I decided to dust off my text-to-speech list, implementing a serverless solution delivering random jokes and quotes. You may visit it at this address:
You can get a preview of the joke quality here:
Your browser does not support the audio element.
Note: I can’t affect the humour quality 🤣.
Upon visiting the page, an event triggers calls to the API routes for their relative jokes and quotes. Contained in the API response is the source audio for the HTML5 audio controls.
The audio can be refreshed via page reload or pressing the update button.
I elected for an AWS solution, proxied via Cloudflare. Here is a logical diagram of the API solution used via fetch:
The Cloudflare component provides:
- Rate limiting for my API; and
- Edge caching for static JSON responses;
The motivation for rate-limiting was one of cost/resource control. Cloudflare offers rate-limiting to all plan types, including the free plan as a billable addition.
Similarly, the edge caching option allows me to serve static JSON responses without always required a function invocation. Benefits include:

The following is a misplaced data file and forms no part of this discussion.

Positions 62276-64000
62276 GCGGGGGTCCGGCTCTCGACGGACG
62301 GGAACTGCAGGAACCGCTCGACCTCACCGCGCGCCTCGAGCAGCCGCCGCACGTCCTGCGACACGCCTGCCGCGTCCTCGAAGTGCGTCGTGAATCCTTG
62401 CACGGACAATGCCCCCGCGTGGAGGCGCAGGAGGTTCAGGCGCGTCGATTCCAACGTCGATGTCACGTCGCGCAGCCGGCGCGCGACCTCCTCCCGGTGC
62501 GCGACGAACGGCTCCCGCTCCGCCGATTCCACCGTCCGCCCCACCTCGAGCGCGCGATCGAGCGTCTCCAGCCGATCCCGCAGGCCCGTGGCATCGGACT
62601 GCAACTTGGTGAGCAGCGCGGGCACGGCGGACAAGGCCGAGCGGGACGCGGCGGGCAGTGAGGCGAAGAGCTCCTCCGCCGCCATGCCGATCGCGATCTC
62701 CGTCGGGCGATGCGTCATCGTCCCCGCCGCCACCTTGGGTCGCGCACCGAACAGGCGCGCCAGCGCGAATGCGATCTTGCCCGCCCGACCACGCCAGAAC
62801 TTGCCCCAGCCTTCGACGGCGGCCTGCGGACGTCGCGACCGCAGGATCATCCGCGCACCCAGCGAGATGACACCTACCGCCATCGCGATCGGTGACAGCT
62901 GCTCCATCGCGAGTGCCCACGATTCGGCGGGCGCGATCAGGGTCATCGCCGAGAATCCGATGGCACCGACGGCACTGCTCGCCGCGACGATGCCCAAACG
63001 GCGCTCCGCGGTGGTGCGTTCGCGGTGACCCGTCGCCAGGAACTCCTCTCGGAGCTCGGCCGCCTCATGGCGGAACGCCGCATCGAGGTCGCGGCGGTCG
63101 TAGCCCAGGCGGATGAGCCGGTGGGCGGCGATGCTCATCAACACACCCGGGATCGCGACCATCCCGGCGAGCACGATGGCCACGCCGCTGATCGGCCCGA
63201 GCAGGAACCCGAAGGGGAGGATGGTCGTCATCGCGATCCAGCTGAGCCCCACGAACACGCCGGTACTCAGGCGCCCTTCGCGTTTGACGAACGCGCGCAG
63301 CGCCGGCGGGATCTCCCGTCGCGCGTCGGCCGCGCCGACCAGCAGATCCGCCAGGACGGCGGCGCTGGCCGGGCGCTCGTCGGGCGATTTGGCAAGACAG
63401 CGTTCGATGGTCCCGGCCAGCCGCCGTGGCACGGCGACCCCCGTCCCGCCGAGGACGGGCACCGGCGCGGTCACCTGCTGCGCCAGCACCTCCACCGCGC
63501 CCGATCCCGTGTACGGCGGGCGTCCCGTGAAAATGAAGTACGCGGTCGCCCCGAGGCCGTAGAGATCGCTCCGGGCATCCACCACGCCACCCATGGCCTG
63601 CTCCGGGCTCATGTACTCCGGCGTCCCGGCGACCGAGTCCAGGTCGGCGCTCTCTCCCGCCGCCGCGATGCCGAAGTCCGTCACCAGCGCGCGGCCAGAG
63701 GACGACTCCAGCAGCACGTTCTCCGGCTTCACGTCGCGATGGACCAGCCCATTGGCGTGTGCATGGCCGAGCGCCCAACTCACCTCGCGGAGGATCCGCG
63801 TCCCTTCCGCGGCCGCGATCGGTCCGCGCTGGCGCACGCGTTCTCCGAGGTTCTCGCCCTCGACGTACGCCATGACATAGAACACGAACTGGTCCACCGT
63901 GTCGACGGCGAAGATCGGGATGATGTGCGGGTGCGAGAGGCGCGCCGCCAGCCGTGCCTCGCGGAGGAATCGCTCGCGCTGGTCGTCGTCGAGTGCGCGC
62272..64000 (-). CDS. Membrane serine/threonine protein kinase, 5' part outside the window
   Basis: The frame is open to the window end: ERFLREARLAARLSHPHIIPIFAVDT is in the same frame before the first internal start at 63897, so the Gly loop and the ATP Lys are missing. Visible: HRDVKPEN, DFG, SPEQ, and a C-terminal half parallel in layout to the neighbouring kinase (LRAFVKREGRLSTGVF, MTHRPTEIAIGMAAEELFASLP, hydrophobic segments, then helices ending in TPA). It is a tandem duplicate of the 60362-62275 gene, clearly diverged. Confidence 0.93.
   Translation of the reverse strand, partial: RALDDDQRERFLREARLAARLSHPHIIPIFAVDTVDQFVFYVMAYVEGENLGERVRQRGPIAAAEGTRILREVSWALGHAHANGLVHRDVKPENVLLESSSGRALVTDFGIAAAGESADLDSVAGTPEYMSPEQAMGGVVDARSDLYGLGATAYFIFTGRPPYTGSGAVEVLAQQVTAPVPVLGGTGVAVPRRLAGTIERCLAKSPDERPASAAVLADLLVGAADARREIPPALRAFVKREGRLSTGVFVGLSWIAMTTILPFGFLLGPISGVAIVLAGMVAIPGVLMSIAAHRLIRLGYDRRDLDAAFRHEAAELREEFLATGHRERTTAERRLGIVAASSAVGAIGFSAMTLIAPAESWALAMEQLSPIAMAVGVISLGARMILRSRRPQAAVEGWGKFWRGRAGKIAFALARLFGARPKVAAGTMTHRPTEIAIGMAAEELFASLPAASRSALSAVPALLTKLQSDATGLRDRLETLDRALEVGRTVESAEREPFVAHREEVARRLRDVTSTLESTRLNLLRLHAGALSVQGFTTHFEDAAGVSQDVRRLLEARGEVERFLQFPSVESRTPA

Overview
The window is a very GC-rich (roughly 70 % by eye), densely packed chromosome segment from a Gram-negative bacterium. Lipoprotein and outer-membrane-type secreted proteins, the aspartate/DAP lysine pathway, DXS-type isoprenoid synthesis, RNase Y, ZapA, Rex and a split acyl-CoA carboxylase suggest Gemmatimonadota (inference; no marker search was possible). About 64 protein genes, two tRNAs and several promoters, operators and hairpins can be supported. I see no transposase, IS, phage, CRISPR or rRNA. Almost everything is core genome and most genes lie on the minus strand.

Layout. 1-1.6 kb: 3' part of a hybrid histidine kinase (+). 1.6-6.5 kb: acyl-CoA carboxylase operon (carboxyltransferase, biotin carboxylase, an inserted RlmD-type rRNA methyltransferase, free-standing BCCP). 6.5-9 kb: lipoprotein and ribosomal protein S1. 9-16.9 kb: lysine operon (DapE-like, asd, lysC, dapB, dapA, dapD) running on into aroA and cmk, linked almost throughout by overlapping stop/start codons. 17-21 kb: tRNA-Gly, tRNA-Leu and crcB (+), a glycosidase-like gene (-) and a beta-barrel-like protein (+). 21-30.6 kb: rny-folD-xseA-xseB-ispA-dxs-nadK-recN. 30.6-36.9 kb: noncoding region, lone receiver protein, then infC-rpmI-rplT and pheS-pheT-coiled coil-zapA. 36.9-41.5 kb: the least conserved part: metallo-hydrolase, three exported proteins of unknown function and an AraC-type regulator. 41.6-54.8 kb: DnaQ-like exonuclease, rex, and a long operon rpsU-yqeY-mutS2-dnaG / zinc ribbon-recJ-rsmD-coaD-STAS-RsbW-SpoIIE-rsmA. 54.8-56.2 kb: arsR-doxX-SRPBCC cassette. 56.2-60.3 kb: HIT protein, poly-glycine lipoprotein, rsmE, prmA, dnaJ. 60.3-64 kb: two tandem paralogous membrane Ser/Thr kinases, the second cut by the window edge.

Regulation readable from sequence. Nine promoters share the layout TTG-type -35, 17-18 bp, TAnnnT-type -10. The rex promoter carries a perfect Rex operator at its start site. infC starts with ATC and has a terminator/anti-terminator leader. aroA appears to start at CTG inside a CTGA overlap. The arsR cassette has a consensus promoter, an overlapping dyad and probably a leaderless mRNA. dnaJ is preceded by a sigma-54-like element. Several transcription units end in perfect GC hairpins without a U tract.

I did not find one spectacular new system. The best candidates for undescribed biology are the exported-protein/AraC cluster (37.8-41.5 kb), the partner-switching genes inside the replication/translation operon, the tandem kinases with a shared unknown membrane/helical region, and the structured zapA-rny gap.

- Lower latency to response times; and
- Fewer concurrent Lambda invocations when a cache hit occurs.
Edge caching is available via the page rules functionality and is available in the free plan. I have tested this, and it works as described. However, I need to change my implementation to take advantage of it. If I use it with the existing API, then the response is cached for 2 hours.
It was Troy Hunt’s post on Cloudflare and HIBP which first seeded this for consideration. Please do read his blog post; it’s all kinds of awesome.
I originally began this as a part of re-working my local Elite Dangerous projects (TTS player, timeline) to a serverless solution. Before doing so, I elected to work on the core concepts with similar requirements but a more straightforward problem to solve. And to laugh at some terrible jokes 😀.
What I’ve deployed works but it contains synchronous inter-service communication at the backend. It’s on the list to remove and improve. If you’d like to read about the options in this space, I recommend this blog post from Paul Swail.